Thinking about a career in translation? Read through these top tips from Web-Translations’ qualified and experienced translators.
Guest post by Georgina Cornforth
1) Master your mother tongue
According to Web-Translations’ linguists, the best way to start is by mastering your mother tongue as much as possible. Translations should have smooth, uniform and consistent usage of language, which is not possible without a good foundation. If you will be translating into English, bear in mind that the English language has over 170,000 words currently in use!
2) Join online translation communities
Online translation workplaces are a fantastic way of finding potential jobs and getting your name out there. The most popular one is ProZ.com, where freelance translators can respond to job offers from outsourcers around the world. Although there is the option of becoming a paying member on the site, it can still be used without cost to a relatively good standard. Translatorscafe.com is also highly recommended by freelancers. Create your own web page (this can be done for free on ProZ.com or WordPress for example) and a portfolio for yourself so that people can find your services more easily.
3) Be professional
Never deal with translation as a secondary job (even if you have another job and translate part-time). Respond to emails promptly and courteously. Become a member of associations, participate in important events (conferences, workshops), and have a good online presence, remembering that your twitter account can be seen by potential clients; think of your online presence as a shop window, and always be professional.
Many translators recommend specialising in different fields, as this can enable you to develop the specialised terminology and understanding of particular subject areas required for a good-quality translation.
5) Manage your time wisely
Time management is crucial to finding success in the business. Rushing to meet a deadline can often greatly affect the accuracy of a translation, so keeping on top of jobs is always advised. Greek translator Alekos Psimikakis feels that when you deliver translations on time, clients can be sure that you are trustworthy and may be more likely to use your services again.
6) Don’t put all your eggs in one basket
It’s a popular phrase used by a lot of translators, but it’s true. Try to work for multiple clients and don’t just depend on one or two. Work is not always guaranteed on a regular basis from the same client and you can go from only receiving a few sentences to translate one week, to a 5,000 word translation the next. Whatever job you are given, remember to be dedicated and to do it to the best of your ability – a client will be more likely to recognise your hard work.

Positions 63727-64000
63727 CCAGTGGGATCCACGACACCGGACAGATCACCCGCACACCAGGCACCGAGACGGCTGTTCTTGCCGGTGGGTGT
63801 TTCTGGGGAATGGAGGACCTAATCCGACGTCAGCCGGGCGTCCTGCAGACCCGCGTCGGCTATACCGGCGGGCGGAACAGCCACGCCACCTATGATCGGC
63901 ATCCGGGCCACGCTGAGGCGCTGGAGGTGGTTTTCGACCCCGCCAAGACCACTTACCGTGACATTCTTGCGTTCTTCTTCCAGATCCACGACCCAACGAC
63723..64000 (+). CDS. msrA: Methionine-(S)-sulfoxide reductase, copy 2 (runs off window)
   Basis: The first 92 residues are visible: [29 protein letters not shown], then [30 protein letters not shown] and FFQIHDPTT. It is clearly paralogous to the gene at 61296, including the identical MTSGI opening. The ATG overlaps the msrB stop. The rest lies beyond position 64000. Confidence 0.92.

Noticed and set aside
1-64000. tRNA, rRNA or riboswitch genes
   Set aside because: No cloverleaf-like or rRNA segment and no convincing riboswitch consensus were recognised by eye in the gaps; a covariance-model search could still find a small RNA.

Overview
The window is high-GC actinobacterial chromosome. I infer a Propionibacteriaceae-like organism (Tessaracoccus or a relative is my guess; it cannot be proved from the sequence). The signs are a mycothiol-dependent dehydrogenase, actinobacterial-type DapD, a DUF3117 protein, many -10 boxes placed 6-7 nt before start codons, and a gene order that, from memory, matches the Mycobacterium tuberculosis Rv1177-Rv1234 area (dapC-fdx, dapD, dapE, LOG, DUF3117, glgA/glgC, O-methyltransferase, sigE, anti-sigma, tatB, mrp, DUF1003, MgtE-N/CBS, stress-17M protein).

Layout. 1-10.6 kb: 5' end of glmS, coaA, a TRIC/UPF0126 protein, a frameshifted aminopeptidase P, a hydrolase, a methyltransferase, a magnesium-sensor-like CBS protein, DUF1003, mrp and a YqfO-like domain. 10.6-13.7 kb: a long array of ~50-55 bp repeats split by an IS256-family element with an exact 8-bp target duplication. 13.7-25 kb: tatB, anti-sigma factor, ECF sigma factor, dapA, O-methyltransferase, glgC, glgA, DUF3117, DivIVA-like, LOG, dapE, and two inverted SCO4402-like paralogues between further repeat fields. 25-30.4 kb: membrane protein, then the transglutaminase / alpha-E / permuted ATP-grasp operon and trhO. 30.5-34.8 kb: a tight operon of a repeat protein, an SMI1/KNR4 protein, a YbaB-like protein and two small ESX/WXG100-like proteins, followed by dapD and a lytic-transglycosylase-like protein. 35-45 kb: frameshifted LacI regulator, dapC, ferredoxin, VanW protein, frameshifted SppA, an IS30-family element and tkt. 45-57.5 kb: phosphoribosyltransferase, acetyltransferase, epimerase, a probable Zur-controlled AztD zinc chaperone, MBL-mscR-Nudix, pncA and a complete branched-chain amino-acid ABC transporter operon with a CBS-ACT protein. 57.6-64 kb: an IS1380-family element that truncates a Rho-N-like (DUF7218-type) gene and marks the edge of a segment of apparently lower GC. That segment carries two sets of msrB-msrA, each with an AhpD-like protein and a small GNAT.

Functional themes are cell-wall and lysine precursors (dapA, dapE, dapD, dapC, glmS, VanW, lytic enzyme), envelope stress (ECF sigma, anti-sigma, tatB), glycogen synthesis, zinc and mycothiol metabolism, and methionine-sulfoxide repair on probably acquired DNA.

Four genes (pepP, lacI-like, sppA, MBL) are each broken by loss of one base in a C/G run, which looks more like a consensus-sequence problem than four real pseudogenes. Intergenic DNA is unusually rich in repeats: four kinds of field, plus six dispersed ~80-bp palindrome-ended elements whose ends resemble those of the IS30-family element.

7) Use CAT tools to help you out
Translation software (CAT tools) such as SDL Trados Studio and MemoQ are very popular and are now being used by the large majority of translators as they greatly speed up the process of translation. Multilingual translator Sabine Sur believes that CAT tools are particularly useful when working in a specific field or for certain clients who reuse the same terminology, as well as providing glossaries (containing single terms) and translation memories (often containing whole sentences). They can be expensive, but you will be sure of delivering quality work to your client.
8) Never stop learning
Language is constantly evolving and translators need to use correct and up-to-date terminology for the target audiences of their translations. Researching any terms you are unsure of when doing a translation is important, but continuing to learn about your key subject areas, as well as other related areas, is equally important.
“As translators, we deal with all kinds of subjects and, even if you are specialised in some subject, let’s say, legal, for instance, you may need to translate a contract in sports, or civil engineering, oil & gas, IT. This means you should take as many courses in different areas as you can, and read every kind of material you come across.”
– Adriana Sobota, Brazilian translator
9) Invest in your health
If you plan to work as a freelance translator, working from home can be harder than it sounds. It’s easy to fall into a routine of bad habits, such as not eating properly, working all night and becoming sedentary. Create a work/life schedule, making sure you have time to eat, sleep and enjoy life, as well as work. Establishing good health habits and giving yourself a comfortable workspace with an ergonomic chair are essential for increasing your productivity as a translator. Noise cancelling headphones may become your new best friend!
10) Don’t panic
If you have a difficult job, try not to panic. Spanish translator Mónica Monzonís suggests using forums on websites such as wordreference.com and proz.com to voice your queries and get the opinion of fellow translators or native speakers. Speak to your Project Manager early on if you are really struggling, and feel free to ask them for help understanding difficult terms in the source language. If the Project Manager doesn’t know, they can check with the client.
11) Understand the writing style
Try to imitate the style of the source text when translating – is it sarcastic, serious, humorous? It’s easy for a concept to become ‘lost in translation’, so aim to keep the intended style of the text by translating phrases and ideas rather than word for word.
Thank you to our fantastic translators for the helpful tips! We appreciate you taking the time to help us put this list together.
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